Weaponizing COVID-19: A cultural chronicle

Research output: Contribution to conferencePapers


COVID-19 has (re)activated certain strands of cultural research that attempt to steer a path different from that of biomedical research. Why do we need cultural studies in the midst of this nightmarish period? I want to speak about a certain “grid of intelligibility” that can be conferred upon two specific dimensions that cultural studies should urgently speak to, namely the cultural archive of the pandemic, and the manner in which COVID has been weaponized in government manoeuvres and in virulent forms of racialization. I shall first explore the popular cultural lifeworld of COVID through the many myths, urban legends, and conspiracies, in order to point out the obvious: much of the pandemic is utterly unknowable. But the unknowable is no laughing matter. In thinking about how this deadly serious matter of knowing/unknowing has spawned a landmark tradition in cultural research of public health, I suggest we rearticulate the work on the cultural politics of HIV/AIDS some two decades ago for the present context. Then, I turn to the unfolding political life of COVID. Horrific reports have emerged from around the world of state manoeuvres in the guise of epidemic control. Clearly, manoeuvring suggests tricky operations that blur sound health sciences with biopolitical contrives. In many places, the macabre map of mortality drawn by COVID mirrors the map of structural inequities, where minorities account for a significantly greater share of deaths. In many ways, then, COVID represents the latest realization of what Laurent Berlant has called “slow death”. Copyright © 2021 IACSS.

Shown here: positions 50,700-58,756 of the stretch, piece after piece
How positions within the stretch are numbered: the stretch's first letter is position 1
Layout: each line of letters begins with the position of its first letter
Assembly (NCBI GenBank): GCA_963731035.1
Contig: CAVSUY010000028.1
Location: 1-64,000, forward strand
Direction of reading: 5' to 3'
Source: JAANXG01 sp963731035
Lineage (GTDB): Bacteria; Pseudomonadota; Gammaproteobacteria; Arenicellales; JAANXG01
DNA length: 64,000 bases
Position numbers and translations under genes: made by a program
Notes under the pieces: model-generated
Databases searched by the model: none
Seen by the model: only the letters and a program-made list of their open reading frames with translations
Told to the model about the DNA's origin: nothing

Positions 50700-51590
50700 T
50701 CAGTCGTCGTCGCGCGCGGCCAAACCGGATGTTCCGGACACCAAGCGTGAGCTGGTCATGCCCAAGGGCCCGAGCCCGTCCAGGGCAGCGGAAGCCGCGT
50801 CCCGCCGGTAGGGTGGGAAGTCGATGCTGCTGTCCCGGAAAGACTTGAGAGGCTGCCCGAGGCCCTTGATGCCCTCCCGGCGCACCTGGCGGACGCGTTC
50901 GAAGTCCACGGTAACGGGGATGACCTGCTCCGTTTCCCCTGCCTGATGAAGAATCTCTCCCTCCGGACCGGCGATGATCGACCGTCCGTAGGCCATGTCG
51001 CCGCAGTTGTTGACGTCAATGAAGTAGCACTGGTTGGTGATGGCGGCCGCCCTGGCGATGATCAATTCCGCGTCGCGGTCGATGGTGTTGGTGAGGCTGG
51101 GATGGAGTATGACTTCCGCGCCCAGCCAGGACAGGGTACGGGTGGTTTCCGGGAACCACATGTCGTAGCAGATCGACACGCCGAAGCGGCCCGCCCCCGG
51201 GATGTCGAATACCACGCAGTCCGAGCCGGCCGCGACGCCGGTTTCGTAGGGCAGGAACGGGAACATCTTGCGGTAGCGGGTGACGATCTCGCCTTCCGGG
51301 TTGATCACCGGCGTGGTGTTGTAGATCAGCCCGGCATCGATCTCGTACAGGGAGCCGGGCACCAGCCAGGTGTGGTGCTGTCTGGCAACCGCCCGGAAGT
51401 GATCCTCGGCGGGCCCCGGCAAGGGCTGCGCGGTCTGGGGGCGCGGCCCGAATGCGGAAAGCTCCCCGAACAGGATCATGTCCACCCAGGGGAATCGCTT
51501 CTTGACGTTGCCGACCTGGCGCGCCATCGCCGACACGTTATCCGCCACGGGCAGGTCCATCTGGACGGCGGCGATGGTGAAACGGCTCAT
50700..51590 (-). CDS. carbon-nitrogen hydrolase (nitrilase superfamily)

Original languageEnglish
Publication statusPublished - Jul 2021
EventInter-Asia Cultural Studies Society Virtual Conference - National University of Singapore, Singapore
Duration: 28 Jul 202130 Jul 2021


ConferenceInter-Asia Cultural Studies Society Virtual Conference
Internet address


Erni, J. (2021, July). Weaponizing COVID-19: A cultural chronicle. Paper presented at Inter-Asia Cultural Studies Society Virtual Conference, National University of Singapore, Singapore.


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